Public charging is also part of every electric car. Accordingly, from the end of 2011 you could also charge your electric car in the Mercedes Benz Museum. Shortly thereafter, Mercedes also announced that they were researching wireless charging. So that you only had to park the car in a parking space and it would be fully charged again the next day.
They rounded it off with the purchase of their own wind turbine. In mid 2012, Mercedes announced that they were operating a wind turbine together with Windreich AG, which supplied the electricity for all smart electric drive. Mathematically, around 2,500 smart electric drive would actually be completely climate-neutral.
Later, several grid backup battery storage should also come. In order to stock replacement batteries for the smart electric drive, large battery storage systems began to be built from them. This allowed the batteries to do some work in their "spare parts warehouse" and they were also regularly charged and discharged. Some of these storage systems are still in operation today and store green electricity for times when neither the sun is shining nor the wind is blowing.
It continued with the SLS AMG electric drive and the all-electric B-Class
The development of the AMG SLS e-cell was in full swing and so it was announced that it would get "AMG Lightweight Performance". In other words, the center tunnel and core structure is made of carbon. Mercedes was also more specific when it came to the drive train. What was originally planned as one electric motor per axle became one electric motor per wheel. The wheels should no longer be connected to each other and should all turn individually.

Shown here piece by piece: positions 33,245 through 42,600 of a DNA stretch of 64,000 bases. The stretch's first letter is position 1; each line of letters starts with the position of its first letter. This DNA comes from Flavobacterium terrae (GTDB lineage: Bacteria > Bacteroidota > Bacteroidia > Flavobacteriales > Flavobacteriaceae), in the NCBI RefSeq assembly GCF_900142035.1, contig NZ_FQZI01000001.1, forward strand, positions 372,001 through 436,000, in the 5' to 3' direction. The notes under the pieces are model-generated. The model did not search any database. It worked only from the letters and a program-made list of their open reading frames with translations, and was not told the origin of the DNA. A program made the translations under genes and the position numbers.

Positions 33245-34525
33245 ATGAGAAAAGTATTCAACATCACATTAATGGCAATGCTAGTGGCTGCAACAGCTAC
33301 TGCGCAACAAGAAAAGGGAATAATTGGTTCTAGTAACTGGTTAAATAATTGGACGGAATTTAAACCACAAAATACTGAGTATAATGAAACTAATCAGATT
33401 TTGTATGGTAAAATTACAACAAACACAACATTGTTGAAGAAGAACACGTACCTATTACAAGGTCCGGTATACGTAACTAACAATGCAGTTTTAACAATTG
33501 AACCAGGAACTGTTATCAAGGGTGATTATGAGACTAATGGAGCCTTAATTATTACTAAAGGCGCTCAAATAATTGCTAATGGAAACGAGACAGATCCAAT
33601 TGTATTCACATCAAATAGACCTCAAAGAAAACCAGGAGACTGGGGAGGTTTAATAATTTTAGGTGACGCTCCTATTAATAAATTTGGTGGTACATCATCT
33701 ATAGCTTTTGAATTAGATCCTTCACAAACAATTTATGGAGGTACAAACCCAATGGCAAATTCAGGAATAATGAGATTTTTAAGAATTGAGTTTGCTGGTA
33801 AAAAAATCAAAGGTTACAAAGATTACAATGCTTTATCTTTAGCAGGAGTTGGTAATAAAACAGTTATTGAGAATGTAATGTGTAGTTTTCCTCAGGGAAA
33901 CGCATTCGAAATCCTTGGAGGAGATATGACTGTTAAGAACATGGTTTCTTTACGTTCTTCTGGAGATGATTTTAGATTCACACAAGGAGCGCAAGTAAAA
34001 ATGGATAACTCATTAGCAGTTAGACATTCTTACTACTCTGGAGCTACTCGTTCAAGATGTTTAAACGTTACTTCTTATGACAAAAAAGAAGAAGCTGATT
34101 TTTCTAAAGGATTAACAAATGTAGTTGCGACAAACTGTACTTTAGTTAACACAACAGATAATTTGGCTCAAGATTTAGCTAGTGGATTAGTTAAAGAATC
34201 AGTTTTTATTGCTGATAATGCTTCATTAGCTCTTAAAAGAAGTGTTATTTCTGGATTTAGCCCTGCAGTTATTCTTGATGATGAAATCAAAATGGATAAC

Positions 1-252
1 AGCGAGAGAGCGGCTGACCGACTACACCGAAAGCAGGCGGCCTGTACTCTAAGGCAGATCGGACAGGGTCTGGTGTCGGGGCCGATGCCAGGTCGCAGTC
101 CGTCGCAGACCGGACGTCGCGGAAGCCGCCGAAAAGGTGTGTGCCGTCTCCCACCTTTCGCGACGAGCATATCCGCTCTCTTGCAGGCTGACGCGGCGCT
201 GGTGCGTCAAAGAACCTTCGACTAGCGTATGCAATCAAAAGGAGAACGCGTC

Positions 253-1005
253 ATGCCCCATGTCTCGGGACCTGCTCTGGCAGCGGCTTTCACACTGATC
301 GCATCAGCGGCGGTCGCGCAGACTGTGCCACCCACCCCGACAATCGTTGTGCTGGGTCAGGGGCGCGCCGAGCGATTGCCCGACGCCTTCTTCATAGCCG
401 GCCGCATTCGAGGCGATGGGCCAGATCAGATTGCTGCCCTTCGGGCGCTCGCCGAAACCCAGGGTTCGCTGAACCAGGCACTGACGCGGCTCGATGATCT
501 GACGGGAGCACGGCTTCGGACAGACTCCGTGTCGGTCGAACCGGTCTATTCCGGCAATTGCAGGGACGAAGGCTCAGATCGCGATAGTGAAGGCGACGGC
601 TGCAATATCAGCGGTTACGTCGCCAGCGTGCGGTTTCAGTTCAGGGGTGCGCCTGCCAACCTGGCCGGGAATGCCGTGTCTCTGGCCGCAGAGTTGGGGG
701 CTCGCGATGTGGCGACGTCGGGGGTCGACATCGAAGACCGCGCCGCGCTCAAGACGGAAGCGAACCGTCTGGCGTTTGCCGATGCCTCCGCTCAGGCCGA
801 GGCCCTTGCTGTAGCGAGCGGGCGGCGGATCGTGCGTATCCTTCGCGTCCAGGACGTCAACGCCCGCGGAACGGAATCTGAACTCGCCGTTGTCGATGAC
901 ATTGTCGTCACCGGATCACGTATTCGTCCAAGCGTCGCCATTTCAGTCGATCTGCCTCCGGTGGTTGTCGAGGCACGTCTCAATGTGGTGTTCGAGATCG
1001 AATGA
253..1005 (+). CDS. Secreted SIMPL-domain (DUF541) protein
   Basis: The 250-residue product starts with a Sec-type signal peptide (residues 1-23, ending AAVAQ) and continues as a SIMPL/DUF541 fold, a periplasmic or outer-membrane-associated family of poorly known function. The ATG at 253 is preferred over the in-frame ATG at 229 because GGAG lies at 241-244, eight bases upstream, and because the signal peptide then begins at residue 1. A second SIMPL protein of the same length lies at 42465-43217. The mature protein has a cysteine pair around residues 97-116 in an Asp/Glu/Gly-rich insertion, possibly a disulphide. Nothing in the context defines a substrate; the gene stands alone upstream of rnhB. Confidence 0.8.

Revolutionary for the time and even today: The almost 2,000 hp super sports car Neverda has been doing this since 2022, Tesla is only doing this on the rear axle of the 1,000 hp Model S. This allows unprecedented grip, especially when cornering.
They also continued with the new generation electric B-Class, which was announced at the IAA 2012 and which brings us back to the beginning of this article. What later turned out to be the last car from the Tesla cooperation was a very potent electric car suitable for everyday use. It should be able to be charged at home via the Type 2 wall box, but fast charging was not really intended.
The production version could then only charge with 11 kW and because Tesla's Supercharger plug was not good, Mercedes decided to not use the Supercharging network. As it turned out, the B-Class also had an incredibly high consumption. Effectively, it hardly got any further than the smart electric drive, which was now in its 3rd generation and a complete in-house development car. It was also able to benefit from specially developed cells produced in Germany. Which makes it not only the first electric car with cells made in Germany, but also still the only one.